It’s pretty common knowledge that most anime is an adaptation of something. Manga, light novels, visual novels and even mobile games all provide source material for anime. There are a few original anime, but they’re vastly outnumbered by all the adaptations produced every season. As with any adaptation, there are plenty of people who are fans of the original material and complain if the anime changes things and that following the original work is always better. The problem with this mindset is that there’s nothing inherently better about following the source material. All that means is that the anime will have the exact same strengths and weaknesses as the original, so if the original did something badly, so will the adaptation. That said, in my experience, adaptations that stick closer to the source material tend to be better, but not for the reasons people normally give.
While he’s not as well known as Hayao Miyazaki or Mamoru Hosoda, Makoto Shinkai is still one of the most famous anime directors currently working. Prior to seeing Your Name, my only experience with Shinkai’s work was the 2002 OVA Voices of a Distant Star, but I already had high expectations when I saw Your Name at Anime Expo last weekend, expectations that it more than lived up to.
If you’ve been involved with the anime community at all in the past year or so, chances are you’ve heard of a little show called One Punch Man. Based on an already popular manga and webcomic, One Punch Man has exploded in popularity since the anime first premiered last year. The big question here is why. The easy answer is “because it’s really good,” which, while true, doesn’t actually answer the question. There’s a lot of really good anime out there that, for whatever reason, never got as popular as OPM, which means there has to be more to it. It’s not just the flashy action scenes either, although that definitely helped. OPM started to get popular back when it was just a webcomic, and the comic didn’t look very good. The story and the fight scenes were basically the same, but the art was pretty bad and obviously amateur. It says a lot that something that looks so unappealing at first glance was able to get so popular.
My first impression of Kiznaiver after finishing the first episode was that, regardless of whether it was good or bad, it would definitely be interesting. The premise was unique, albeit convoluted, Trigger has a strong style and writer Mari Okada (Anohana, Toradora) has written a lot of highly regarded anime before. The first episode also made it very clear that Kiznaiver wanted to explore complex themes about human connection. As it turns out, I was right.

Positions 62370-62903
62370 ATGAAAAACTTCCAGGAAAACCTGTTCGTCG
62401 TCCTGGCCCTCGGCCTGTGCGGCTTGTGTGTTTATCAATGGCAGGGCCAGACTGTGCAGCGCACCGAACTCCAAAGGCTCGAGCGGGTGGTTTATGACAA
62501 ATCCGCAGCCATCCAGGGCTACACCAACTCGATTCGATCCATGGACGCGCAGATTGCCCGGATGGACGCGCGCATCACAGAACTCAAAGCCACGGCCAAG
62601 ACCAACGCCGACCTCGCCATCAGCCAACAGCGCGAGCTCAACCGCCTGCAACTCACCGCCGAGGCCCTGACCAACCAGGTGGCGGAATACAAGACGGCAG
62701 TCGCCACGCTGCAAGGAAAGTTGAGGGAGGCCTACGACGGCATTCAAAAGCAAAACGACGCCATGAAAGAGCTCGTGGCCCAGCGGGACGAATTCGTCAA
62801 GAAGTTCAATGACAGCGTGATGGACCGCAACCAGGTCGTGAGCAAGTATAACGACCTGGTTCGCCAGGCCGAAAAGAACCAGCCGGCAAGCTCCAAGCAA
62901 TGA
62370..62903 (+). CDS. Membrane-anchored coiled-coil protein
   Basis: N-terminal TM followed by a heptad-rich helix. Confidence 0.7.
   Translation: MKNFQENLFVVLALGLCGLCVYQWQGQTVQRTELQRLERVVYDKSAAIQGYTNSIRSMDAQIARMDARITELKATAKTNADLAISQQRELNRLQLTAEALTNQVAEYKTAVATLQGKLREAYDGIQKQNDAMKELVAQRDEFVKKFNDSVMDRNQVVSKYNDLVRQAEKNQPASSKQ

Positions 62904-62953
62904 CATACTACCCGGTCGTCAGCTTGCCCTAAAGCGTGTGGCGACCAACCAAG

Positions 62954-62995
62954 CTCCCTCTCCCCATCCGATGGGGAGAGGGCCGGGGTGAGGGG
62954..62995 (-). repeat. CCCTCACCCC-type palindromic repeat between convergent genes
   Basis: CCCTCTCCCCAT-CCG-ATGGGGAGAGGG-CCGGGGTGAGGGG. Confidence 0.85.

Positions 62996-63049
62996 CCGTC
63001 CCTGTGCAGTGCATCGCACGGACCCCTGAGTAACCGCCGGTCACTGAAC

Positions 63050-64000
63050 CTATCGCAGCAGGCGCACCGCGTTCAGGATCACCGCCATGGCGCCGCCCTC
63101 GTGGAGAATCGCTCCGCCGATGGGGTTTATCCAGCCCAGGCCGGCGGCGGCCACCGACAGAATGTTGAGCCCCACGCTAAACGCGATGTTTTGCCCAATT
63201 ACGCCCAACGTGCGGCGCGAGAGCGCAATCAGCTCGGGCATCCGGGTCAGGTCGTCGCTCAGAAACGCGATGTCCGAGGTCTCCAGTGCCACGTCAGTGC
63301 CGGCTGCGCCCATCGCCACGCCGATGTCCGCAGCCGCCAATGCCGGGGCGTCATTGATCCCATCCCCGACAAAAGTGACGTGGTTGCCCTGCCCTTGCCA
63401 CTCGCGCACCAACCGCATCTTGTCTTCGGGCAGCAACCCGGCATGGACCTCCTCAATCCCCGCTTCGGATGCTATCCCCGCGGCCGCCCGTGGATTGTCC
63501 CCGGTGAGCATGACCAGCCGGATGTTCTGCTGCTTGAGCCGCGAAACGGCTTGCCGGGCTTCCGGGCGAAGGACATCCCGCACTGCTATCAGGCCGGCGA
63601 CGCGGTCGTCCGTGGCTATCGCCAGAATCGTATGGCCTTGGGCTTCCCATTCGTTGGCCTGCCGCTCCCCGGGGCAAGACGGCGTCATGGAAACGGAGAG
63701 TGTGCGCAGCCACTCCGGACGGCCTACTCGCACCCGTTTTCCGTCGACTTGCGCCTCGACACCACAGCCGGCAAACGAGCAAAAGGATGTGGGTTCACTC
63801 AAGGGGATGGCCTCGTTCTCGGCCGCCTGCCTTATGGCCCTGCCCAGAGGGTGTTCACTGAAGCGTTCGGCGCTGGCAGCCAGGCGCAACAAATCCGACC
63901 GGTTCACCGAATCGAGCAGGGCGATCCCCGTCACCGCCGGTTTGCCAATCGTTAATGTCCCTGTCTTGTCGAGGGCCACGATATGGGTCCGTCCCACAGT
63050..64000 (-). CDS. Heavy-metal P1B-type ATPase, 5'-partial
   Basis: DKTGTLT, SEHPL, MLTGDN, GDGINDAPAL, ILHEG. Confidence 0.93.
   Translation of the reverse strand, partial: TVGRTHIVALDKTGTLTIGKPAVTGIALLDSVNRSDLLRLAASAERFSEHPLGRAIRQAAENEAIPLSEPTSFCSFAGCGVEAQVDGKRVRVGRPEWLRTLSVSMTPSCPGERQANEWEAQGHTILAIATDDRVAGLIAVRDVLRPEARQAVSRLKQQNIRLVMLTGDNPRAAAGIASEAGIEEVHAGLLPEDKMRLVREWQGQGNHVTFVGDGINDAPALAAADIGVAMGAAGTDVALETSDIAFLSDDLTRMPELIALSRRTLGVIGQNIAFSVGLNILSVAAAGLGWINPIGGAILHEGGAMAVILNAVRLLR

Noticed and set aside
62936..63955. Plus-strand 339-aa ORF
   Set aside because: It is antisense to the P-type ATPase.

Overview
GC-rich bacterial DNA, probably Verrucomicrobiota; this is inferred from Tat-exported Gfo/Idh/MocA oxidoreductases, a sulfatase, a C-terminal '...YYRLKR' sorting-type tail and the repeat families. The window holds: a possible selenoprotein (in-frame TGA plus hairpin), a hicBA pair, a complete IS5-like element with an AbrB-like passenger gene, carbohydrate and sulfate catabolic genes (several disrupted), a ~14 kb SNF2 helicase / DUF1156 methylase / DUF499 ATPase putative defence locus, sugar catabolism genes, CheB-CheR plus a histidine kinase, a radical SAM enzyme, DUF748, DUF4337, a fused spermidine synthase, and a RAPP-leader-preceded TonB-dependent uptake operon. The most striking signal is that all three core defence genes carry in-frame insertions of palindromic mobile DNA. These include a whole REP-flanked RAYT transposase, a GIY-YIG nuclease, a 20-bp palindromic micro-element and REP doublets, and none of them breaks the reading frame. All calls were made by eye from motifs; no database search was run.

If you’ve been involved in the anime community at all in the past five years, you’ve probably heard two things about Sword Art Online: it’s the greatest anime ever and it’s the worst anime ever. It was hugely popular when it first aired in 2012, and the backlash that inevitably comes after that much popularity was just as intense. It’s almost popular to hate it now, and I can’t say that SAO’s detractors don’t have plenty of good reasons, but it’s nowhere near as bad as they say, and there are plenty of good parts as well.
When I first got into anime, it was through long running shonen, mostly Naruto, One Piece and later Bleach. Looking back, I can see that Naruto and Bleach had some pretty big issues, although I still enjoy them. The only anime from back then that I still love is One Piece. One Piece gets a bad rap sometimes, mostly from being lumped in with Naruto and Bleach, and it’s not perfect by any means, but it’s still one of my favorite anime. Hopefully I’ll be able to explain why here. This isn’t an actual review (One Piece is waaaay too long for that and isn’t done anyway) as much as the reasons why I like it. This is more of a broad look at the series as a whole, so I won’t be doing any plot summary here (I’m assuming everyone at least knows the basic premise).
Warning: this editorial will contain unmarked spoilers for the Evangelion Rebuilds, especially 3.0.
It’s impossible to talk about UBW without mentioning the hype surrounding it. Fate/Zero was a massive hit, and people were talking about UBW months before Ufotable even announced which route they were adapting. Ufotable’s reputation and Fate/Zero’s popularity meant that expectations for UBW couldn’t be higher, which ended up being its biggest downfall; nothing could live up to those expectations and please everyone.
Spoiler Warning: There will be some small spoilers from Fate/Zero here since the two are so closely connected. I won’t spoil anything major, but there will be some small details here and there.
Even though Fate/Zero was the first popular Fate adaptation, it wasn’t the first to be released. That honor goes to the 2006 adaptation by Studio DEEN, which has a somewhat dubious reputation. It wasn’t good enough to garner mainstream attention, and it made too many changes to have any appeal to fans of the source material. That said, it’s not a bad show and is still worth watching.
Fate/Zero has a lot of backstory, both in the show itself and regarding its origins. It was originally a novel series by Gen Urobuchi, but that series was a prequel to an existing visual novel by Kinoko Nasu called Fate/Stay Night. That means that it has to both tell its own story and connect it to Fate/Stay Night, since the events it covers take place directly before Stay Night and play an important part in that. That places a heavy burden on the show, which somewhat weakens an otherwise strong story. The Fate franchise has been especially popular lately and Zero is what started all of that (at least outside of visual novel fans).